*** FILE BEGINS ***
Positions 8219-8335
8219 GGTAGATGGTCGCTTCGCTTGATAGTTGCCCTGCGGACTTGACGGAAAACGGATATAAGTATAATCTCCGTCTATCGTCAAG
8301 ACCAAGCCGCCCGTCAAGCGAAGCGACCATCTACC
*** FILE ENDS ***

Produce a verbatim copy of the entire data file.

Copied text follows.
Positions 8219-8335
8219 GGTAGATGGTCGCTTCGCTTGATAGTTGCCCTGCGGACTTGACGGAAAACGGATATAAGTATAATCTCCGTCTATCGTCAAG
8301 ACCAAGCCGCCCGTCAAGCGAAGCGACCATCTACC